Sleep is the most important factor that underpins everything, if you are not sleeping you are sacrificing your health, well-being, longevity and performance (both work and sporting).
Being good at sleep is not like being good at sport or business, you don’t win any awards for being a great sleeper! Sleep is something that is traditionally private, until it being bad at it begins to seep into other areas of your life, such as when your health begins to decline or your focus starts wavering while at work.
Some will use lack of sleep as a badge of honor, stating that they can train, work, and be more productive with all the spare time gained from not sleeping. We all know these people that claim the amount of hours of sleep that they don’t have time for and that they function optimally with minimal sleep. In fact there is even a “sleepless elite,” like Barack Obama, Dean Karnazes, Martha Stewart, and Marissa Mayer. Who claim to sleep only four or five hours a night. However, I would argue 99.99 percent of the time, they are lying to themselves. They are instead functioning at a suboptimal level and the cost of this is their health. Sure there is variance in optimal amount of sleep needed from person to person, but it is by no means this drastic.
The average night’s sleep today equates to approximately 6.9 hrs whereas in 1910 the average was 9 hrs! That is a substantial decline in a short period of time and we are paying for it!
Close to home in Australia a study published in March this year calculated the financial and nonfinancial costs associated with inadequate sleep for the year of 2016–2017 (US dollars). “The estimated total financial cost of $17.88 billion represents 1.55% of Australian gross domestic product. The estimated nonfinancial cost of $27.33 billion represents 4.6% of the total Australian burden of disease for the year.”
If you cast your mind back to the disaster at: Three Mile Island, Chernobyl, The gas leak at Bhopal, The Zeebrugge ferry accident, The Exxon Valdez oil spill. When you do a little research, you’ll find that these and many other major industrial disasters have been directly linked to sleep deprivation. Therefore, the financial cost associated with lack of sleep has great potential to be significantly higher.
With the ‘24/7’ society there is no ‘off’ switch and with the increasing night time use of TV, internet and mobile phones this means adequate amounts of uninterrupted sleep is becoming increasingly compromised. With this paradigm shift to 24/7 society, we have more shift workers who are required to service the needs of our society. I am sure everyone knows someone that works night shift. This roster exposes them to significant circadian disruption which is likely to add to the growing financial cost of sleep deprivation seen at the workplace. Quite a scary thing to think about when a lot of the shift workers are those that work in healthcare. To put this in perspective 100,000 deaths occur each year in US hospitals due to medical errors and sleep deprivation.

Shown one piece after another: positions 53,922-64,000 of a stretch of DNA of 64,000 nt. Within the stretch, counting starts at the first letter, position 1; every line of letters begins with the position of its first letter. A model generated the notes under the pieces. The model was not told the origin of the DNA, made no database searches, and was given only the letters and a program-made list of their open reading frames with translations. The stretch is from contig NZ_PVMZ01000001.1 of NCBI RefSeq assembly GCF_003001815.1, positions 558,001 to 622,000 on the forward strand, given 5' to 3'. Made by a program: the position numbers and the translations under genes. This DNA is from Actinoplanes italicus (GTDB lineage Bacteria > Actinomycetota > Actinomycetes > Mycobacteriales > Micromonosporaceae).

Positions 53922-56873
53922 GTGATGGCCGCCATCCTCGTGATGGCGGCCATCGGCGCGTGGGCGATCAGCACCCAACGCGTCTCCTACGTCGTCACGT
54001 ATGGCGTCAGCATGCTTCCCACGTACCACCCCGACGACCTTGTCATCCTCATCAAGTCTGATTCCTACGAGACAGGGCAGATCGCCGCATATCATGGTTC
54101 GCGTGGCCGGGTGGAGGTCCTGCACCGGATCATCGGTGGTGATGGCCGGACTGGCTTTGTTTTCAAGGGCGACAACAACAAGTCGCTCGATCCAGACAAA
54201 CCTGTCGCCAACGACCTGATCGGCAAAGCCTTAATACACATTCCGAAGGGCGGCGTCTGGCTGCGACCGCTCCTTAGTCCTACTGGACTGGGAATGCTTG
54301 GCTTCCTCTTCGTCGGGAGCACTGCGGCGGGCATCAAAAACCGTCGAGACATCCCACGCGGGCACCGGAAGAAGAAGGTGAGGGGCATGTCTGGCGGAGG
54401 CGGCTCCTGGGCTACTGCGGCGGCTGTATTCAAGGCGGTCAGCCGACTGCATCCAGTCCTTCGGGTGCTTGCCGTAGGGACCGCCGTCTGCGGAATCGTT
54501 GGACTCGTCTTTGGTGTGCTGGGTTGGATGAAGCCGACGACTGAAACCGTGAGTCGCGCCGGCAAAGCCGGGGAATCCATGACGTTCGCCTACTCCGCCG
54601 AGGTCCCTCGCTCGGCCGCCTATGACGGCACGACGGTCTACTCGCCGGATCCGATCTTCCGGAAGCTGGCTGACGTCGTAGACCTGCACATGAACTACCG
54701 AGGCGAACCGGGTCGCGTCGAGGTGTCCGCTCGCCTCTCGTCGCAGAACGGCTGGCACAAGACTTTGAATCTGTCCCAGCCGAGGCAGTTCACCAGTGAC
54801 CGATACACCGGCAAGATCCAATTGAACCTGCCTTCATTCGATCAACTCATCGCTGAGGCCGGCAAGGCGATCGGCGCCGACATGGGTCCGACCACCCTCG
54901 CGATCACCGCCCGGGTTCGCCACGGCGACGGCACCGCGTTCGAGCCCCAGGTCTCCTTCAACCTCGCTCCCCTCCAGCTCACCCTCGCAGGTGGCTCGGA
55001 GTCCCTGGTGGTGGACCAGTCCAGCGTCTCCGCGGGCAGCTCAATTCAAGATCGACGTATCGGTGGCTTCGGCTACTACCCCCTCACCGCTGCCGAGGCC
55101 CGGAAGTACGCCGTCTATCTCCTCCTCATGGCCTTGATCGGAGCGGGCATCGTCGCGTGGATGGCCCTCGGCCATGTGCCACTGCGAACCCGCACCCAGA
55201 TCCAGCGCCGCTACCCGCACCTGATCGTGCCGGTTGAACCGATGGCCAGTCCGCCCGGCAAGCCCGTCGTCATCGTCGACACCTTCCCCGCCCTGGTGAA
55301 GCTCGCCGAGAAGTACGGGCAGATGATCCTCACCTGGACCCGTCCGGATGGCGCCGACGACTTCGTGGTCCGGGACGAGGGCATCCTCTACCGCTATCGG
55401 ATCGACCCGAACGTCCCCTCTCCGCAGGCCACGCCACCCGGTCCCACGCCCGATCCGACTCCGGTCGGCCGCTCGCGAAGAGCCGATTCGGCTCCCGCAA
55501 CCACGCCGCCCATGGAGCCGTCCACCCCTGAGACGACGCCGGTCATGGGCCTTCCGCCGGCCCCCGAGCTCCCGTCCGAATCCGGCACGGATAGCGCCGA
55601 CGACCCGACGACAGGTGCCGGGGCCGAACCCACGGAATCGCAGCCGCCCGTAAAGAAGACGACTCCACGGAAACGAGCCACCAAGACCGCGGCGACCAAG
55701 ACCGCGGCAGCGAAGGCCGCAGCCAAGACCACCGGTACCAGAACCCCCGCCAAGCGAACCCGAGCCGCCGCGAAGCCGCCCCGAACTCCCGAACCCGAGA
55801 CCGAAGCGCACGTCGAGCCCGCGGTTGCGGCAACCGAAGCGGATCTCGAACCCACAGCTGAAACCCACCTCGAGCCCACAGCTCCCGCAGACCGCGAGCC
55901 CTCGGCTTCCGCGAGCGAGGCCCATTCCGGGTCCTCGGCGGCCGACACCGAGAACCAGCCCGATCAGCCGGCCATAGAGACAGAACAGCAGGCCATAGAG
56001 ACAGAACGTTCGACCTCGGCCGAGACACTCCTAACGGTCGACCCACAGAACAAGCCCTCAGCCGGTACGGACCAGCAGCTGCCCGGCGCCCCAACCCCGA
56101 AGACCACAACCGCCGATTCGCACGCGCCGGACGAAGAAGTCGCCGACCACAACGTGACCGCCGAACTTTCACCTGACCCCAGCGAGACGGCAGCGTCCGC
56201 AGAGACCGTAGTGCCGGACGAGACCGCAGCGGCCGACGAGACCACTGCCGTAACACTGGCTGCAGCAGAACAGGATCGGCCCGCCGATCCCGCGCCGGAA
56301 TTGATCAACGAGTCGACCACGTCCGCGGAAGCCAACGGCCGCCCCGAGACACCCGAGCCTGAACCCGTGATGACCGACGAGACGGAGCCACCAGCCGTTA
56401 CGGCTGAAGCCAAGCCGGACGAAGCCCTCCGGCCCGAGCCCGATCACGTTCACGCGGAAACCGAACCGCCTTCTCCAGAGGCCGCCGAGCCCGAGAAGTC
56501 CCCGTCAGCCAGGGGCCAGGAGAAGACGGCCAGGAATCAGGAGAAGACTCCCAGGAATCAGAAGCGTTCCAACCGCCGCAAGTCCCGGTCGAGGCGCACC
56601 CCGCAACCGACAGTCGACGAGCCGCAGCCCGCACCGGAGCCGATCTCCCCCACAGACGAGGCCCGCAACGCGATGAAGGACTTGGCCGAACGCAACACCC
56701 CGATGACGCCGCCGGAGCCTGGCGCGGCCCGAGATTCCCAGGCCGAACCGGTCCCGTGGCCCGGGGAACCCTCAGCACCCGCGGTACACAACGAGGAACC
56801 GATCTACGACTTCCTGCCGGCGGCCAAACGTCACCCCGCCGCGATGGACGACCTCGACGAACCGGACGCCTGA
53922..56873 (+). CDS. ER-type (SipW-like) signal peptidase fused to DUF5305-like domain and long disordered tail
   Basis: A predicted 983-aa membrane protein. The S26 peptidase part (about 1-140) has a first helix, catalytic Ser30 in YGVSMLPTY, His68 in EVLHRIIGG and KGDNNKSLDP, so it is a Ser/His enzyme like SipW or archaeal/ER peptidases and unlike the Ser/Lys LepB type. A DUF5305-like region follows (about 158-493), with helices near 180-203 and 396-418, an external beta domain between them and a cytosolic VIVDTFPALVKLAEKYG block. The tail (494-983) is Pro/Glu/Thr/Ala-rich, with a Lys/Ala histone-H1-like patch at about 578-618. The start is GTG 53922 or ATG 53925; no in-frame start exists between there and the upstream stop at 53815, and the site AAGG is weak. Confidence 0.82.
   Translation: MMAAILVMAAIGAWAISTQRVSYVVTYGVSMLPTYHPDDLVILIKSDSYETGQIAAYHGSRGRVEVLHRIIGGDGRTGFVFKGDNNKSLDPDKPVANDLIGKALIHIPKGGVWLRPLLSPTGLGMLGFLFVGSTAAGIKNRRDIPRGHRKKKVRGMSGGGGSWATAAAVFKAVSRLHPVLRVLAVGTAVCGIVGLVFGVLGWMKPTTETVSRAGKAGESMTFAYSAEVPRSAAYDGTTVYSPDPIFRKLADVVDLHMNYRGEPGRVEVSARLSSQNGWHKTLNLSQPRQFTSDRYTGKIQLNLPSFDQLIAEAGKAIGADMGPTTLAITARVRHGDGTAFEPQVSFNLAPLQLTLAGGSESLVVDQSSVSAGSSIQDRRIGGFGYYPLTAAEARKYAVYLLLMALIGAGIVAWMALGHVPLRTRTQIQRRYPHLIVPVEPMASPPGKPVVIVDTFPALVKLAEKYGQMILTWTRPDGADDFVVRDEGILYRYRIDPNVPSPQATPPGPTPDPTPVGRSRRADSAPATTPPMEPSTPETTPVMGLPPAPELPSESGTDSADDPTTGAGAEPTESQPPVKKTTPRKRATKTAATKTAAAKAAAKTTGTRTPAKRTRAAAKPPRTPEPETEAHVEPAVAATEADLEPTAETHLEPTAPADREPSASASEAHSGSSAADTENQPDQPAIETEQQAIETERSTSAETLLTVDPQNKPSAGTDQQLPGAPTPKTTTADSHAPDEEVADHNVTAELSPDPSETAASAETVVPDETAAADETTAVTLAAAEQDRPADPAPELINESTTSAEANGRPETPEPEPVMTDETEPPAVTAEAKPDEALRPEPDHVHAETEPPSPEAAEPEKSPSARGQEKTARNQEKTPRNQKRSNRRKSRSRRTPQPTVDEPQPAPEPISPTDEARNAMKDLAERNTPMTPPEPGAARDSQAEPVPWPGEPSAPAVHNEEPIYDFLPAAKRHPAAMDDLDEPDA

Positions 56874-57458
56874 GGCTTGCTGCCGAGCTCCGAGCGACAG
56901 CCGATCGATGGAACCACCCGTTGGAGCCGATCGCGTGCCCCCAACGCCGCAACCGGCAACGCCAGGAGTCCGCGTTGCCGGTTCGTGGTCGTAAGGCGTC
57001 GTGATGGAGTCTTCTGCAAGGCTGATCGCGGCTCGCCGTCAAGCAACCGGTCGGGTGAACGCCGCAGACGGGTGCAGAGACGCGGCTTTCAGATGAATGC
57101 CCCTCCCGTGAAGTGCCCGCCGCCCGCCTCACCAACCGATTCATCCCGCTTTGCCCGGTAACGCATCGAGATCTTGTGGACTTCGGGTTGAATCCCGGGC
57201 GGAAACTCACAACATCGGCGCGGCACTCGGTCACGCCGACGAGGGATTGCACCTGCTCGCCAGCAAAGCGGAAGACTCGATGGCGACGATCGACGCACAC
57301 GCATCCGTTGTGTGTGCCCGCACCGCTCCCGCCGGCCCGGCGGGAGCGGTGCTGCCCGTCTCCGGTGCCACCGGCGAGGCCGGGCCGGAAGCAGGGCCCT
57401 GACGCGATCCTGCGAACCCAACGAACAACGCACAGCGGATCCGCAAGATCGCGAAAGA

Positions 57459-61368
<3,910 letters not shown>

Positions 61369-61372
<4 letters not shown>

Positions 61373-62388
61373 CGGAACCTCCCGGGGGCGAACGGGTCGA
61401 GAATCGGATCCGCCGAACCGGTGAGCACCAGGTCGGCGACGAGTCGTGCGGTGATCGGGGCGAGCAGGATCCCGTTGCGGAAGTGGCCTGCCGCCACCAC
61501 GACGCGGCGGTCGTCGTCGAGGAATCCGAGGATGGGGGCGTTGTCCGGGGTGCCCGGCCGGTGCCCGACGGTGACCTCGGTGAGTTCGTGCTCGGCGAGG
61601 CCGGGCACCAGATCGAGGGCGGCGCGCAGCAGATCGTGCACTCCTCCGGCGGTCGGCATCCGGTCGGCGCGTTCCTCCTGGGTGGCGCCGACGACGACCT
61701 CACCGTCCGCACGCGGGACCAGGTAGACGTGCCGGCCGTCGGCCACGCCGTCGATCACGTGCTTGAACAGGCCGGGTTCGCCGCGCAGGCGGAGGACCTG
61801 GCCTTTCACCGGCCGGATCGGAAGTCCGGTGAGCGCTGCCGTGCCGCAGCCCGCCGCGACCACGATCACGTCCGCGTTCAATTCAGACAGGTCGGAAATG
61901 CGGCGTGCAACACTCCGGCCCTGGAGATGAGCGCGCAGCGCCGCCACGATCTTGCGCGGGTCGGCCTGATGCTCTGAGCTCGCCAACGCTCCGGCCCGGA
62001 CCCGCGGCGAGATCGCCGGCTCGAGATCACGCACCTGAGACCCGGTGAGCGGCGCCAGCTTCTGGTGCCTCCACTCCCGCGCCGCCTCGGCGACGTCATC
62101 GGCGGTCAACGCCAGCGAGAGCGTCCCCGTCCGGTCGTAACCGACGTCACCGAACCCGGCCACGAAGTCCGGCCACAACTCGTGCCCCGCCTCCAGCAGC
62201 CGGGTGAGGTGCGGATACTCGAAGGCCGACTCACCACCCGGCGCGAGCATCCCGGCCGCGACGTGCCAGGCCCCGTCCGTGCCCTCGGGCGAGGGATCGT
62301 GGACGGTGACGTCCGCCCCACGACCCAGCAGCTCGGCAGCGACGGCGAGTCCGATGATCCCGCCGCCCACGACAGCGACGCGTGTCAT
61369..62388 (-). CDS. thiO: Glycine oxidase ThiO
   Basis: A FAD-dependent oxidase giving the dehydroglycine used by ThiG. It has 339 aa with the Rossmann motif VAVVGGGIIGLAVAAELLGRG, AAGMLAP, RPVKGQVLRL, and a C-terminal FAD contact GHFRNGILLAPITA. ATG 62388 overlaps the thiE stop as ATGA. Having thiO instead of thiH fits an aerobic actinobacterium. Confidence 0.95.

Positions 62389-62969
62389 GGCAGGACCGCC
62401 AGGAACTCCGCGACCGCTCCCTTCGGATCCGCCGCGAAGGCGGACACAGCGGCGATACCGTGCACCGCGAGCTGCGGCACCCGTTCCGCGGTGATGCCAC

Sleep loss is happening across the population spectrum from children, students to adults. We are all affected. The table below from a 2004 study in America highlights children of various age groups and clearly identifies their lack of sleep, with many not even achieving the desired number of sleep hours. A study done with Auckland University students in New Zealand showed that a large number (39.4%) of university students where suffering from significant sleep deprivation symptoms. What was interesting and shocking from this study was that students were presenting with clinically significant levels of depression (~17.3% of students) and anxiety (~19.7% of students).
Sleep across a 24hr period (2004 America Study):
|Age Group||Suggested (hrs)||Average sleep (hrs)|
|School aged Children||10-11||9.5|
(Note: All sleep times are averages.)
Hopefully this has started to highlight to you the impact of sleep and its importance. As I mentioned at the beginning, sleep underpins everything and if you are lacking in that department you are functioning at a suboptimal level and accelerating the aging process.
Stay tuned for the rest of the month of August as we provide you with the tricks and tools to hack your sleep and get you back to performing at your best.
Adams, R., Appleton, S., Taylor, A., & Antic, N. (2016). Report to the Sleep Health Foundation 2016 Sleep Health Survey of Australian Adults The Adelaide Institute for Sleep Health.
Aurora, R. N., Collop, N. A., Jacobowitz, O., Thomas, S. M., Quan, S. F., & Aronsky, A. J. (2015). Quality Measures for the Care of Adult Patients with, 11(3).
Ferrie, J. E., Kumari, M., Salo, P., Singh-manoux, A., & Kivima, M. (2018). Sleep epidemiology — a rapidly growing field, (October 2011), 1431–1437. https://doi.org/10.1093/ije/dyr203
Hillman, D., Mitchell, S., Streatfeild, J., Burns, C., Bruck, D., & Pezzullo, L. (2018). The economic cost of inadequate sleep, (July), 1–13. https://doi.org/10.1093/sleep/zsy083
Report, M. W. (2011). National Sleep Awareness Week Unhealthy Sleep-Related Behaviors, 60(8), 2005–2008.
Samaranayake, C. B., Arroll, B., & Fernando, A. T. (2014). THE NEW ZEALAND, 127(1399), 13–22.
Smaldone, A., Honig, J. C., & Byrne, M. W. (2007). Sleepless in America : Inadequate Sleep and Relationships to Health and Well-being of Our Nation ’ s Children, 119(February), 29–37. https://doi.org/10.1542/peds.2006-2089F